Addicted babies frequently have a tough time coordinating the sequence of sucking, swallowing and breathing necessary to nurse, said occupational therapist Debbie Archer.
Whether as babies or adults, people have to hold their breath while sucking in liquids and swallowing. They begin breathing again once the liquid is safely down the esophagus.
This rapid cycle of sucking, swallowing and breathing has to be repeated over and over again in a coordinated rhythm by a nursing baby, Archer said.
But while addicted babies show a frantic desire to suck, they often lack the coordination needed to nurse successfully, she said.
Symptoms of withdrawal can also include stiff muscles, twitching, convulsions and rapid breathing.
But other symptoms can appear in perfectly healthy newborns, including yawning, sneezing, nasal stuffiness and sweatiness.
For decades, hospitals have relied on a Neonatal Abstinence Score Sheet that listed withdrawal symptoms from projectile vomiting to yawning. A baby exhibiting too many symptoms was admitted to intensive care.
Under the new model, Asante instead looks at how well a newborn can function, said Hillary Handelsman, perinatal clinical practice adviser at the Rogue Regional Medical Center Family Birth Center.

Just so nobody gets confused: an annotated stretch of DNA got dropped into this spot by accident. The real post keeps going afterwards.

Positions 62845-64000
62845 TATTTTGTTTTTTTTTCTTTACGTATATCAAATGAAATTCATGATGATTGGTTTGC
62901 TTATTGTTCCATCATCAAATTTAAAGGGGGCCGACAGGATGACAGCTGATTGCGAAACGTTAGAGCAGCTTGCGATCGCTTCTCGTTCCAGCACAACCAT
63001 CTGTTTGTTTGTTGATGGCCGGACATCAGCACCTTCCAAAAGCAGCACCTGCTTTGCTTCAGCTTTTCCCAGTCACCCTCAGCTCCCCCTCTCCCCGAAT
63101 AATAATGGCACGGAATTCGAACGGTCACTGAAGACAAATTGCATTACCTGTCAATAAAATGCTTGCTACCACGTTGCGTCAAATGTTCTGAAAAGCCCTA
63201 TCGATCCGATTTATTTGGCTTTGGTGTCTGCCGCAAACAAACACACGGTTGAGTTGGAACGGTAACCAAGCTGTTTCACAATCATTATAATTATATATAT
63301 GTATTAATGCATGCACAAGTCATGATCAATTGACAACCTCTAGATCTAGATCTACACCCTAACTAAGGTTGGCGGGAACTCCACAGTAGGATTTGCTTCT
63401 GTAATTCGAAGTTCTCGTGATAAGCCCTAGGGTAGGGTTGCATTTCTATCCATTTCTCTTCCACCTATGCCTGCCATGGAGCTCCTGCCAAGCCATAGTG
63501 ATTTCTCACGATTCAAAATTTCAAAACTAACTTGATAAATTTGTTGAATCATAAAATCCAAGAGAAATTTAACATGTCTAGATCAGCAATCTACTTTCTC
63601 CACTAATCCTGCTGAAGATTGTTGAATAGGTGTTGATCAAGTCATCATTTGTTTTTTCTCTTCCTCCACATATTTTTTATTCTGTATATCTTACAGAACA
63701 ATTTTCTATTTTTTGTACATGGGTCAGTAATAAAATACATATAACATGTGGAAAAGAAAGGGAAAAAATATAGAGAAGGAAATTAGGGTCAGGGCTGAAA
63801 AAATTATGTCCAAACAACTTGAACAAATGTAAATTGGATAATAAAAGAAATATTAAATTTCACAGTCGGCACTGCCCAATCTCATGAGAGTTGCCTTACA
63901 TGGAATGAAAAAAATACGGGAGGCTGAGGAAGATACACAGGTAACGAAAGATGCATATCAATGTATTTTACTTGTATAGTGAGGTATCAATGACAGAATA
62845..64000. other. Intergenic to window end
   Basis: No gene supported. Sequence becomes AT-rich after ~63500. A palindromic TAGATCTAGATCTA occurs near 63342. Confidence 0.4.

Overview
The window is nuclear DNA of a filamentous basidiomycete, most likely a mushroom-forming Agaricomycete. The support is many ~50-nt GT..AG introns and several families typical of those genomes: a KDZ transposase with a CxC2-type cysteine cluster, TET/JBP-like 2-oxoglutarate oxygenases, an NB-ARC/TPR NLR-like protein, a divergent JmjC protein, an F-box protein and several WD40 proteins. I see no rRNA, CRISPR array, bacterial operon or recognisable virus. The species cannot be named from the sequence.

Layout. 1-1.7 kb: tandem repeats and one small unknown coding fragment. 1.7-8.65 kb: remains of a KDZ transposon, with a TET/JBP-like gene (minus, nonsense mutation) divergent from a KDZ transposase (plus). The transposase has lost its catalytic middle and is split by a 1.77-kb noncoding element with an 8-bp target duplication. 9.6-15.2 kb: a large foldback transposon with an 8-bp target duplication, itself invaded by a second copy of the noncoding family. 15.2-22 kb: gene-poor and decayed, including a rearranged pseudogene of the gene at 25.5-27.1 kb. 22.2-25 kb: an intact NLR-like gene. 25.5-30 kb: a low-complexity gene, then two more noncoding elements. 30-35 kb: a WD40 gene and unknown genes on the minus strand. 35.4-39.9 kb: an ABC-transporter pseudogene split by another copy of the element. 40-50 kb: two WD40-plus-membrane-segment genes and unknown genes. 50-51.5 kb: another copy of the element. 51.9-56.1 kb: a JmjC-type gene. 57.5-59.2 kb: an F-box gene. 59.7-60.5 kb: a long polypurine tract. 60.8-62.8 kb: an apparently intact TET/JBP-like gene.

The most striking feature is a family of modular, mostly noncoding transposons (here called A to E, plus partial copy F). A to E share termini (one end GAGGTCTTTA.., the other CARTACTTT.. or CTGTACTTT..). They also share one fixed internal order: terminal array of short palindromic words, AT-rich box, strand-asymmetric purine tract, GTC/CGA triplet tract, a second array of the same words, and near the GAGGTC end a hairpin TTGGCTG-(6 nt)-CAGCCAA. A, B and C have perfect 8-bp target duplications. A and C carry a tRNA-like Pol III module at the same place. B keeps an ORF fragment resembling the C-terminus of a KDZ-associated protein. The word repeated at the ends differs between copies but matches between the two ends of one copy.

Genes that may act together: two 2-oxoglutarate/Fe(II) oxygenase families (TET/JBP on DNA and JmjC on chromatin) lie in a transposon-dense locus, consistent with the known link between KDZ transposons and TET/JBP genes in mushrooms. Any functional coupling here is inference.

Can the baby eat, sleep and be consoled? If not, what care and support can be provided so the baby gains those skills while staying with the mother?
If needed, babies can be given morphine orally to combat withdrawal symptoms as they snuggle with their moms.
Compared to the bright lights, noise and activity of the neonatal intensive care unit, staying in a room with a mom is a cozier environment.
Like other newborns, babies going through withdrawal are often soothed by an environment that resembles the womb. Swaddling makes the baby feel snug, while white noise machines can replicate the sounds heard from within a woman’s body.
Kohl’s has donated $100,000 over two years to help support the Asante program and send new moms home with white noise machines and other supplies that will help them care for their babies.
Handelsman said while the moms are still in the hospital, medical staff members teach partners, family members and others in the women’s support systems about how to help care for the infants.